For many people, Nigeria is a country only known through stories and news reports. Most recently, the country has taken center stage as Boko Haram, an Islamic militant group, continues its violent campaign in the North Eastern portion of the country. In 2014, Nigeria faced a health crisis during one of the worst Ebola outbreaks ever recorded. The country is also home to the famous Pentecostal preacher Lady Apostle Helen Ukpabio, and others like her, who regular speak out against Witchcraft.
But there is another side to the West African nation – a vibrant, indigenous spirituality and history that calls out to many Americans. Next month, Lou Florez, an American witch, rootworker, priest and Olorisha, is headed to Nigeria to experience that side firsthand.
As a student of IFA, the religion of the Yoruba culture, Florez told The Wild Hunt that he’s looking forward to “to encountering the Orisha in their homeland.” He said:
“Earth-centered traditions engage and conceptualize the divine in unique ways, for us divinity is not exterior to our environment but emerges from and is encountered as the physical landscape itself. In Orisha traditions there is divinity named Oshun who is known as the mother of the sweet waters, and specifically of the Oshun River in Osogbo, Nigeria. … To go to her river is to meet her face to face and be changed by the encounter. Imagine the ability to meet and engage several of these Orisha and teachings all in one journey.”
Florez was chosen to take this trip by the communities of practitioners involved. He described the experience as a “whirlwind.” Through friend and fellow student Shantell Herndon (Iyanifa OyaDara), Florez met a community of people with whom he now studies. Both the U.S.- based group and its sister group in Nigeria had been discussing sponsoring a pilgrimage for some of their American students. The planning itself took three years, and names were finally selected in the fall 2014.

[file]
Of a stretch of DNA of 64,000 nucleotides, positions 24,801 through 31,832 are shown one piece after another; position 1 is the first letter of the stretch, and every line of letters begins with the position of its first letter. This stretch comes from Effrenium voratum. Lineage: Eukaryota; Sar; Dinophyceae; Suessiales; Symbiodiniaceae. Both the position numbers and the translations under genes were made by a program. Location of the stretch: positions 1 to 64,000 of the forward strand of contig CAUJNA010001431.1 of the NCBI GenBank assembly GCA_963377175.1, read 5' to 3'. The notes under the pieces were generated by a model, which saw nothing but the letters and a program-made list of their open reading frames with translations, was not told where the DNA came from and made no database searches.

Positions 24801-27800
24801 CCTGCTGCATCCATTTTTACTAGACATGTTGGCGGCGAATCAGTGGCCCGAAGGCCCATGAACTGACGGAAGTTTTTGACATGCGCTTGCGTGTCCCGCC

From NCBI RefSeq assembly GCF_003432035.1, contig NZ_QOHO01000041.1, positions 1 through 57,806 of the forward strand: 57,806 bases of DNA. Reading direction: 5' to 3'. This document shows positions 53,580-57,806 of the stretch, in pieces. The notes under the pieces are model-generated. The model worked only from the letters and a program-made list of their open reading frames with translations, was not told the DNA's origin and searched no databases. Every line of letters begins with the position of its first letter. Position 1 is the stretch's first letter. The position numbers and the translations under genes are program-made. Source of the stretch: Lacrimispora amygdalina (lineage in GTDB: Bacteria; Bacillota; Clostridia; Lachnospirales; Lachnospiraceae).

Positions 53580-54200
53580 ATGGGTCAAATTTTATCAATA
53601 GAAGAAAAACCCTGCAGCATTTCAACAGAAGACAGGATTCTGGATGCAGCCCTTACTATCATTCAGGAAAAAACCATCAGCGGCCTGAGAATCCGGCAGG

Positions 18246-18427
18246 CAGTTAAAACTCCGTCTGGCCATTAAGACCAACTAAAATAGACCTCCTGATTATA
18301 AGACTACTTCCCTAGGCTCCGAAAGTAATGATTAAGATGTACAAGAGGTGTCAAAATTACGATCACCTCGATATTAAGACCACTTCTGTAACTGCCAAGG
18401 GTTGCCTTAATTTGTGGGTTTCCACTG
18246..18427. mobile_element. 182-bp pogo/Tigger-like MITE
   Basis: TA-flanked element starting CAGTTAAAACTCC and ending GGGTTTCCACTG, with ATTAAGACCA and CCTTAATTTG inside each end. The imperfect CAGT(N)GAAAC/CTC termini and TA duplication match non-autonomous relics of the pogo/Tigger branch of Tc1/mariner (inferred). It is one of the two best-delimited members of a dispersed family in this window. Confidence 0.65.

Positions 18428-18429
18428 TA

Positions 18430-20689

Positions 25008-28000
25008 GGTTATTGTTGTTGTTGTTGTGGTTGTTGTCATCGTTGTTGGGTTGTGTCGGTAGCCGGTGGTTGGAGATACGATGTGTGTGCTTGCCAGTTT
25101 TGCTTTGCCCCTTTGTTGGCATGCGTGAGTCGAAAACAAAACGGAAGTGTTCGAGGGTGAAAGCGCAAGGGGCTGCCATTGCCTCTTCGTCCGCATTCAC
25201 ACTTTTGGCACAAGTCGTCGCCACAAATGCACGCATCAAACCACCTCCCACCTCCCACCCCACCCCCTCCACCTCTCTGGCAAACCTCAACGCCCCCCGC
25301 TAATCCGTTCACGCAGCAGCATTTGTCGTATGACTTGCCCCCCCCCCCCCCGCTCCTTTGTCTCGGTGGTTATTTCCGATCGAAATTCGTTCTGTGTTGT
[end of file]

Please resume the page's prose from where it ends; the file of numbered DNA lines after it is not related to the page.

Florez said, “During the last round of divinations my name came up and I was extended the invitation. I think that part of why this is so important for me at this time is that these types of opportunities aren’t give often or repeatedly.”
Like his friend and fellow traveler Herndon, Florez has launched a fundraising campaign to cover the costs of the trip. The majority of the money paid goes directly back to the Nigerian host community. He sees this as an integral part of the journey. He said, “It is about honoring, supporting, and giving back through my labor, service, and capital to communities who have continued this liberation work despite the oppressions and genocides that continue to happen. The money I am raising goes directly to these communities and makes a difference in their lives.” Most of the funds will be given to the host temple, which will then be distributed to the local people.
After leaving the U.S., Florez will arrive in Lagos where he will remain in the hotel for one night. The following morning he will be taken to the initiation site and, as he said, “be in Igbodu (initiation grove) for 10 to 14 days depending on divination.” He added, “The ritual part of this journey is to solidify the connection between the feminine divine and myself through specific ceremonies and initiations which are meant to seed this wisdom within me. I will also undergo the initiation rites of the high priesthood and study with priestesses in medicinal and magical herbalism.”Making such a journey to Nigeria is not entirely unusual. In Florez’ case, the emphais is on religious learning. However, religious instruction is not the only reason Americans, in particular, have made the pilgrimage to Nigeria. In an article for Grio.com, Nigerian journalist Chika Oduah describes a journey in which African-Americans find solace in reconnecting to their ancestral heritage. In such cases, she writes that the travelers “underwent a ritual cleansing from what they call the stigma of slavery.”